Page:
Just like any other sport, debate also requires tons of techniques, strategies, and exposure to real experience and tournaments. Debate is about winning and losing, and treasures every nick of time.

Debaters therefore have the opportunity to enhance their skills, intelligence, acumen, determination, perseverance, and discipline. In short, debating can be as beneficial as playing any other sport.


There are debate formats that include one man on each side, however, as we chose to participate in the Asian Parliamentary Format, we had to learn how to play the game as a team of 3 members.

First of all, we needed to understand each other’s strengths and weaknesses to best arrange the positions. We tried all possible arrangements before opting for the final one. During our training, we practiced being patient with each other’s imperfections and individual learning paces.

We also learned to keep an eye on each other’s performances so that we could hold a constructive debrief at the end of the day. The constant feedback and debriefs helped us grow and significantly improve our skills.


It is undeniable that I’ve had a fear of debating since I was a little child. I always had some trouble articulating my thoughts and arguing for or against opinions. I could barely argue with my elder sister and always cried in vain. I could barely give a speech without a well-prepared script. And only a year ago, debating was my answer for the “Difficulties in learning” question in my Fulbright application.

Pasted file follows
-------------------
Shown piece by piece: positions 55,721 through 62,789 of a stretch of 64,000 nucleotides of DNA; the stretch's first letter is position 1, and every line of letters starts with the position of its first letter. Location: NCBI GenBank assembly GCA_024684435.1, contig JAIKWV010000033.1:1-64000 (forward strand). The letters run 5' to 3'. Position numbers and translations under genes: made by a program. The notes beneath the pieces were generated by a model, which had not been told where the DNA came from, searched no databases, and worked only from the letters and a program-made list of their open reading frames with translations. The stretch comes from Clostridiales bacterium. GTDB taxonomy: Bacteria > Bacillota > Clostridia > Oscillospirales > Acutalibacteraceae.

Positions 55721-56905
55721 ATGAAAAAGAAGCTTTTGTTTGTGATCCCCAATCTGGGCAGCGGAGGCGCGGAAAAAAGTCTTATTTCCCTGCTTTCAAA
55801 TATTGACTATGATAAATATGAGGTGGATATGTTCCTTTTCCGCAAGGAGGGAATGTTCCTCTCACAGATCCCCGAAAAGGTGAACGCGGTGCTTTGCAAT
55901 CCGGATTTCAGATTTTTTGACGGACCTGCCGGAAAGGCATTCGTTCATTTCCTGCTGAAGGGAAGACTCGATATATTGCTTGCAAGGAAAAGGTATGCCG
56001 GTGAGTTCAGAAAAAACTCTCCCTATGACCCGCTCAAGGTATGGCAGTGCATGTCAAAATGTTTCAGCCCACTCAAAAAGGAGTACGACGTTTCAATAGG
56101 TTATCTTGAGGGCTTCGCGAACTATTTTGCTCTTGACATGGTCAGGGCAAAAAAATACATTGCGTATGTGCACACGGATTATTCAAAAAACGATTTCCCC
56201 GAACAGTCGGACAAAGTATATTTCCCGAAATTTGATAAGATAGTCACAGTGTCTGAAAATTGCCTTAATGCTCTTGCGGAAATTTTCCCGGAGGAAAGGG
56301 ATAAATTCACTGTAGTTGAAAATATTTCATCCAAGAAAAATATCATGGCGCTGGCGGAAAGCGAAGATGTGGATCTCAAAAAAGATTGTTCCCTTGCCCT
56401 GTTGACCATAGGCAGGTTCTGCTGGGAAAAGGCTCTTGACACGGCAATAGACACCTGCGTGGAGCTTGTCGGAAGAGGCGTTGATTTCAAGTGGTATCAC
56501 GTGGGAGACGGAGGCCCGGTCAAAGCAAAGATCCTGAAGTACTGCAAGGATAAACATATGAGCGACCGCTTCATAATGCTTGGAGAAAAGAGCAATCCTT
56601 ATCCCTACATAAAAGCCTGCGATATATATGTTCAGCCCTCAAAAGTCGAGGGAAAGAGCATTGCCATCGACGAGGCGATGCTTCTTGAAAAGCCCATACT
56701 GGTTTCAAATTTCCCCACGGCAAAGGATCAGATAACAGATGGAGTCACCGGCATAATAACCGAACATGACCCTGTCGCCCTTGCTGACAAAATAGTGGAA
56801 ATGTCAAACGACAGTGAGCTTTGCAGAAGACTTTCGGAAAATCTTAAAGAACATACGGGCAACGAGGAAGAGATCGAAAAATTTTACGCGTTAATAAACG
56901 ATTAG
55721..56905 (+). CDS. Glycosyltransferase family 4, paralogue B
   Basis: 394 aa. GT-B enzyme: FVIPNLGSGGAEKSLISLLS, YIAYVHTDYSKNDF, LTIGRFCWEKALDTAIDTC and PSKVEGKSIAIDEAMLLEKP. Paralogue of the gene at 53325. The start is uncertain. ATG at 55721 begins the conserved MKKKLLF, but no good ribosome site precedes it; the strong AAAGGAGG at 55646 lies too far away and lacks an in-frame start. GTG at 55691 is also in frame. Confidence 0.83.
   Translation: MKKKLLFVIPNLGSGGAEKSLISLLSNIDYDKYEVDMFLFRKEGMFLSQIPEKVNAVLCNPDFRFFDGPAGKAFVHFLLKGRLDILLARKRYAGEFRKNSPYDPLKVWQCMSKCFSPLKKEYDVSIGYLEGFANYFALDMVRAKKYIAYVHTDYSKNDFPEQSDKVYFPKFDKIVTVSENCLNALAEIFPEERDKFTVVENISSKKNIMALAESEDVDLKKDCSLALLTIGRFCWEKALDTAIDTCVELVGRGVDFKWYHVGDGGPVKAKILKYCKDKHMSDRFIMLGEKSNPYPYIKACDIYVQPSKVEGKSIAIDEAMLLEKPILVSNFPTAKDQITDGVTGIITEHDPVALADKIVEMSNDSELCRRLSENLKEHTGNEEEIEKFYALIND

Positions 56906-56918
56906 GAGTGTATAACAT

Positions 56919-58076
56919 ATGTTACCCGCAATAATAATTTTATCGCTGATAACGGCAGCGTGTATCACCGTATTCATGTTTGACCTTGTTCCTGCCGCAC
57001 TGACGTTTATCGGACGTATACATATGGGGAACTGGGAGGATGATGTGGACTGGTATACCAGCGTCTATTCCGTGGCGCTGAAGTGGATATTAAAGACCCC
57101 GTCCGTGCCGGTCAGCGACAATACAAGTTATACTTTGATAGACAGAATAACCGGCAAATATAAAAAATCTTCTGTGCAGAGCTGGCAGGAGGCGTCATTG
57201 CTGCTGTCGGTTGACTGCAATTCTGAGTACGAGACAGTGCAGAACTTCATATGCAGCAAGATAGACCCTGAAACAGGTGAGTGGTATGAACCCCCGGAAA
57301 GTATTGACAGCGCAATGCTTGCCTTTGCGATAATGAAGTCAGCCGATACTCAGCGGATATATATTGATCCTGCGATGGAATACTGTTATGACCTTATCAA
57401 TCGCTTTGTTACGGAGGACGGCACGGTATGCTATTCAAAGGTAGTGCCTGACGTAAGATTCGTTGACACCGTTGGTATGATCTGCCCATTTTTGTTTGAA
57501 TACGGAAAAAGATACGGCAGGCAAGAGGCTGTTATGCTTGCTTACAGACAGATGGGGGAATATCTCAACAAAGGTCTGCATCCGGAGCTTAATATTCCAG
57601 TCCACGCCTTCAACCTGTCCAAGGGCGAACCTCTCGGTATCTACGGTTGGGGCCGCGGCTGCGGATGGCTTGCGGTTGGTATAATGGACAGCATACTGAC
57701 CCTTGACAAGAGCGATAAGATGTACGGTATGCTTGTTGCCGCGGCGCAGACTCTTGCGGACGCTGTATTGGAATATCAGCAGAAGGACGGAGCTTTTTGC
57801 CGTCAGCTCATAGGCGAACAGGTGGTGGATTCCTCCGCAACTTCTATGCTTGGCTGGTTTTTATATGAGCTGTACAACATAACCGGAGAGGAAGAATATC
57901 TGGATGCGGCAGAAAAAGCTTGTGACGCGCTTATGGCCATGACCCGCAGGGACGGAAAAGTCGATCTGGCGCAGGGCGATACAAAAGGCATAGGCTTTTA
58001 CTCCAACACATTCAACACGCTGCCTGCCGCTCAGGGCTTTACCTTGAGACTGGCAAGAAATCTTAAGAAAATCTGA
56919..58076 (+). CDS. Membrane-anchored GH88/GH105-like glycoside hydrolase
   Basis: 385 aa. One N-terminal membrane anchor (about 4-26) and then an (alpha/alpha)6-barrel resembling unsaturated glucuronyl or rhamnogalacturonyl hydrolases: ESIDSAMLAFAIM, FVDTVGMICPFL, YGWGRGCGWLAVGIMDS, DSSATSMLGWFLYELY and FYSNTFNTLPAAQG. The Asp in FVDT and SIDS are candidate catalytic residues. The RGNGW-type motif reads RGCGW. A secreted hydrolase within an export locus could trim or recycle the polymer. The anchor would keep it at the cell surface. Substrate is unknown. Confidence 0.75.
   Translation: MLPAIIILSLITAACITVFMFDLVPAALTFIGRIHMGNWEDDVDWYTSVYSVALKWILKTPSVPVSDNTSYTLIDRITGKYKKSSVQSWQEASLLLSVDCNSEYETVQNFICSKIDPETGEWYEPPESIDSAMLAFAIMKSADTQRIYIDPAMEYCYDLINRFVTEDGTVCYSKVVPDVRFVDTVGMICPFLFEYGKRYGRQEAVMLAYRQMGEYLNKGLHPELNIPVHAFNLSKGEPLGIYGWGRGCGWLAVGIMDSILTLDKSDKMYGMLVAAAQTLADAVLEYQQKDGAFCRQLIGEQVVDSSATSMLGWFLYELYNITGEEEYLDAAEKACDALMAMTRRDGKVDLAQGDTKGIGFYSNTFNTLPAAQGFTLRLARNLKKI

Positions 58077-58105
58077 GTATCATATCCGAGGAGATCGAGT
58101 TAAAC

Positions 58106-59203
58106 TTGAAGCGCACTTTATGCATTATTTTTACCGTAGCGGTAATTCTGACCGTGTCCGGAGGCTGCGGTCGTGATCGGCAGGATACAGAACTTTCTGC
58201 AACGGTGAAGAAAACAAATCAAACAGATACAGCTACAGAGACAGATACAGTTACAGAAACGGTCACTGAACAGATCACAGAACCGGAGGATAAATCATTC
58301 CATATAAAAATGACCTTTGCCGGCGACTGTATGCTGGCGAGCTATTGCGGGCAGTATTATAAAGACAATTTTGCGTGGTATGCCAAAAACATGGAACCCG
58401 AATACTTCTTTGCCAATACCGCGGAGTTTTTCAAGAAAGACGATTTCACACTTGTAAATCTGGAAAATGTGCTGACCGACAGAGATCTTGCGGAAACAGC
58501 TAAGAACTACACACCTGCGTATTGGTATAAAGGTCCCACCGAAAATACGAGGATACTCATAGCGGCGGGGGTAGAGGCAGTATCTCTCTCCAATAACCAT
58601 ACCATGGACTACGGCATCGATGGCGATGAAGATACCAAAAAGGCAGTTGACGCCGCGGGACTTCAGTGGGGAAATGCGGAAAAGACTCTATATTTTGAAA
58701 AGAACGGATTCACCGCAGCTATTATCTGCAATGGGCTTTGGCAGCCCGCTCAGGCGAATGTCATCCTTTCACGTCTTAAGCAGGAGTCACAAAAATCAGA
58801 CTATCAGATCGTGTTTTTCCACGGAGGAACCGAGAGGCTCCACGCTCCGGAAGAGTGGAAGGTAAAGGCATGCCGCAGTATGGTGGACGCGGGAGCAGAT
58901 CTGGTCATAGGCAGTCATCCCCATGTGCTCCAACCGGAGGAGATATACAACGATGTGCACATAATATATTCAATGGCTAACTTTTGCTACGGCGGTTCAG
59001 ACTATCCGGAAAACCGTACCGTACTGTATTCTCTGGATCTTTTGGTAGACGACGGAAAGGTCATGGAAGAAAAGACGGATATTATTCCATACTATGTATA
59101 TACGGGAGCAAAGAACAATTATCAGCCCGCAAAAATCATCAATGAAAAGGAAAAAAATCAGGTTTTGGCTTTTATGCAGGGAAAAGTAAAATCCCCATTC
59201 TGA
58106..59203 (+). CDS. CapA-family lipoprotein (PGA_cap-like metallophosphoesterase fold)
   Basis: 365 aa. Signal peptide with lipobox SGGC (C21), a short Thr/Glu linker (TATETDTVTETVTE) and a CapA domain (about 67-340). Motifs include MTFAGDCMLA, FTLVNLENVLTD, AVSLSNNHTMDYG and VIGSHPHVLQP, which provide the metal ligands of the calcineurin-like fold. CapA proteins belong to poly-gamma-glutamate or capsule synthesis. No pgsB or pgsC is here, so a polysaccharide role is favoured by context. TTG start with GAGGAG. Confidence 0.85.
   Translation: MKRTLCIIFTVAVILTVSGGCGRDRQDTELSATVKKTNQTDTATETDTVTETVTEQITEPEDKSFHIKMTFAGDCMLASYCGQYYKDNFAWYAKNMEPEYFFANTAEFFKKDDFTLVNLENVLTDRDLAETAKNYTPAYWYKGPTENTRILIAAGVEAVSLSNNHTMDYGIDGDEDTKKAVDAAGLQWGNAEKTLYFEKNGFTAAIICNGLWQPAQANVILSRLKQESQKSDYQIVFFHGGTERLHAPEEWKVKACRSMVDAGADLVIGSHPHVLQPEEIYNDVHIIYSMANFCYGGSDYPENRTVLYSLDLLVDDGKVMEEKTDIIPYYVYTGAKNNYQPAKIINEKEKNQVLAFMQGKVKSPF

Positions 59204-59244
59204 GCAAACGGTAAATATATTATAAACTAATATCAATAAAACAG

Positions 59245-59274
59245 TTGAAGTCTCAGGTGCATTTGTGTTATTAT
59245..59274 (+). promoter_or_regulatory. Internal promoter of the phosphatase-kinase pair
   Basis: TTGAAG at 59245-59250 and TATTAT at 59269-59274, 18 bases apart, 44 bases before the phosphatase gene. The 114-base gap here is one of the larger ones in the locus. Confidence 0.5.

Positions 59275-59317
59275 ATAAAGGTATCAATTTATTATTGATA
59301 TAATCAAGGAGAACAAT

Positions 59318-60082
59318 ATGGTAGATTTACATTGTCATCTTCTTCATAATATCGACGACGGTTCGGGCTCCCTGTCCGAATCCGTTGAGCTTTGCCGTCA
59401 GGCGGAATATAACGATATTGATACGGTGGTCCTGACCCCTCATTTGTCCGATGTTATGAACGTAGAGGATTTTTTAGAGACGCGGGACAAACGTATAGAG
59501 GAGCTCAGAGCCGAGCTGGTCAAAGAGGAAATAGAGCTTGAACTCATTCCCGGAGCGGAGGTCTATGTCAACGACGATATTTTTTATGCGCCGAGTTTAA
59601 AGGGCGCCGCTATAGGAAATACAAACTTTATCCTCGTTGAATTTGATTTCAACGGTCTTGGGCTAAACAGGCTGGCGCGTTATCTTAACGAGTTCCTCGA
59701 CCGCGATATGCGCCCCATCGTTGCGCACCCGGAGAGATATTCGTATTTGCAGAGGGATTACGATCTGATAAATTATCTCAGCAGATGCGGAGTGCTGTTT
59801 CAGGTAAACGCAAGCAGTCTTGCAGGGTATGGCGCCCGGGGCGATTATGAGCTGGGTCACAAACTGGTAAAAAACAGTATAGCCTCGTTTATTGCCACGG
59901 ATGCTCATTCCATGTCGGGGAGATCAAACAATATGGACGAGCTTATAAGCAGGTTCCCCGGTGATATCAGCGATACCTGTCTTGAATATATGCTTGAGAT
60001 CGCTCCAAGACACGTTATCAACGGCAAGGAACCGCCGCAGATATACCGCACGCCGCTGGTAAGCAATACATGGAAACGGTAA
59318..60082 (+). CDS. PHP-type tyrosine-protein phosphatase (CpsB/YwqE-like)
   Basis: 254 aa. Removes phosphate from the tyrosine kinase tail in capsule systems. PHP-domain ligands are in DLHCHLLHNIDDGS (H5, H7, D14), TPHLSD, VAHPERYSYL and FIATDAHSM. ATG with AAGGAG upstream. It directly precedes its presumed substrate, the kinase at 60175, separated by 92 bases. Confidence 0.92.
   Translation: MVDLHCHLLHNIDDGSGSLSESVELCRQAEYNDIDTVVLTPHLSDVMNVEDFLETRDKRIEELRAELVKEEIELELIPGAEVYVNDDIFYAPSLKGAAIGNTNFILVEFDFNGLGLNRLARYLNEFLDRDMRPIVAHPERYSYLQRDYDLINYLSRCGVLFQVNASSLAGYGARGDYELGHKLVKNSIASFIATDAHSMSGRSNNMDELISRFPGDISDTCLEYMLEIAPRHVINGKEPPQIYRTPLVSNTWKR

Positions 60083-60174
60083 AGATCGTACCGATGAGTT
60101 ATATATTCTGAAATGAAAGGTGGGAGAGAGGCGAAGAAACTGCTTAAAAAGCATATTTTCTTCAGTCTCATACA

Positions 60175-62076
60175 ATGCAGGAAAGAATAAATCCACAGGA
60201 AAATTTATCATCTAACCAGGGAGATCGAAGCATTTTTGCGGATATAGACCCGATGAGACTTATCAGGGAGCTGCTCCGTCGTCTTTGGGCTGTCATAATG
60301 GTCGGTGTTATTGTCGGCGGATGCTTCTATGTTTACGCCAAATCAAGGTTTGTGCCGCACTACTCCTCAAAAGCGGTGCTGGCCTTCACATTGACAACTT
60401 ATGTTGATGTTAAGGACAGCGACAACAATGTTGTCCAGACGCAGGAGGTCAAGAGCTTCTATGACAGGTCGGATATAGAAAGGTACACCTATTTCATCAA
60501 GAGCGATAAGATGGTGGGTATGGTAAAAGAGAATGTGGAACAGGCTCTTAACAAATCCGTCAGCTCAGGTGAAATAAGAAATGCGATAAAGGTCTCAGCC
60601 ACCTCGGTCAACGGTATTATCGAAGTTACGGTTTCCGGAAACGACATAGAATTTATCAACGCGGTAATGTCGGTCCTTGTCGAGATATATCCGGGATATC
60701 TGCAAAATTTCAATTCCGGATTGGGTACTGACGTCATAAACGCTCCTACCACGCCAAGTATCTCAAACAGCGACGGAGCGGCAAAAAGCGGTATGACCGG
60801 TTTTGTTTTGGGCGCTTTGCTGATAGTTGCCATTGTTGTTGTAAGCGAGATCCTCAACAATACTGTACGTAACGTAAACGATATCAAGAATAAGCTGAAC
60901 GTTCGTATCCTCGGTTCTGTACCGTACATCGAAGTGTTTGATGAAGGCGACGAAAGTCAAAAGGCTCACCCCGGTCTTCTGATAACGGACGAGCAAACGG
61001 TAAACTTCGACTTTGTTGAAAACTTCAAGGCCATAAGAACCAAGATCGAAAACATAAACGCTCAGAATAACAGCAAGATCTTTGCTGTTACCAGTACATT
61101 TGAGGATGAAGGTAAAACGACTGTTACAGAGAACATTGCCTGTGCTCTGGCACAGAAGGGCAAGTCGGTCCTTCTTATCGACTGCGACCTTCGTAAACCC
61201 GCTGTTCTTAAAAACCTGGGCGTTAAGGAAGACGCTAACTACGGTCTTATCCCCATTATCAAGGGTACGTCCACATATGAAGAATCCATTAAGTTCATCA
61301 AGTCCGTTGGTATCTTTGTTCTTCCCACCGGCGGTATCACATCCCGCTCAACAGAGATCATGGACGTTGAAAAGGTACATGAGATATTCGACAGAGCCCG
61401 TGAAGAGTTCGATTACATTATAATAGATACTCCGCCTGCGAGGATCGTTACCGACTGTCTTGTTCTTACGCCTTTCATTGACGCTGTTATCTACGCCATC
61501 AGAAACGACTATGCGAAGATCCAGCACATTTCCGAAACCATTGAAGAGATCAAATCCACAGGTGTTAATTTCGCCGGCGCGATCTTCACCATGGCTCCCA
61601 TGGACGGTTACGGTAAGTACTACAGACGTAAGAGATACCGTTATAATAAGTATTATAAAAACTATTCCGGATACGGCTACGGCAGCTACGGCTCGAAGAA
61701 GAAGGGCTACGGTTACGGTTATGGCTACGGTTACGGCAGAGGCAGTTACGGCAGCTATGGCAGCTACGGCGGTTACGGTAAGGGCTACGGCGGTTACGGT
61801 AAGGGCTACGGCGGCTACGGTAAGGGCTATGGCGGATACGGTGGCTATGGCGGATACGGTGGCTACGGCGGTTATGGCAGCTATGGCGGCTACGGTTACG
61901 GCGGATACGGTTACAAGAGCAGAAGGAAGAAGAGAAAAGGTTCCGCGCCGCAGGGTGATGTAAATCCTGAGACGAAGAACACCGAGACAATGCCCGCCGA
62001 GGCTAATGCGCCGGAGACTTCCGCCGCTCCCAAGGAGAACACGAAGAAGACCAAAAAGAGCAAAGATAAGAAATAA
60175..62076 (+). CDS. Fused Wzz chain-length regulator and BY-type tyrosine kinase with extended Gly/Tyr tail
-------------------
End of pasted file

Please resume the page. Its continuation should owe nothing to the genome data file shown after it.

Yet here I am, finishing my very first (international) debating tournament. What brought me here? I realized I was afraid of debating because no one was there to help when I was a child struggling with my words.

I received no help and knew of no ways to get rid of my fear. I didn’t know how to fix this problem. I just tried running away from it and let fear conquer me. Fear, day by day, became hatred. I hated debating and anyone who liked to debate. I saw debating as non-sense and as an extreme, unnecessary form of arguing.

Time passed and I gradually realized that I hated debate because I couldn’t do it, and in order to do things I once could not, I had to get over my old attitudes. There came a moment when my inner voice told myself, “Face them, face them all, get through your fear, do things you hate the most, do things you fear the most. And you’d better be good at debating”. So, I just went for it.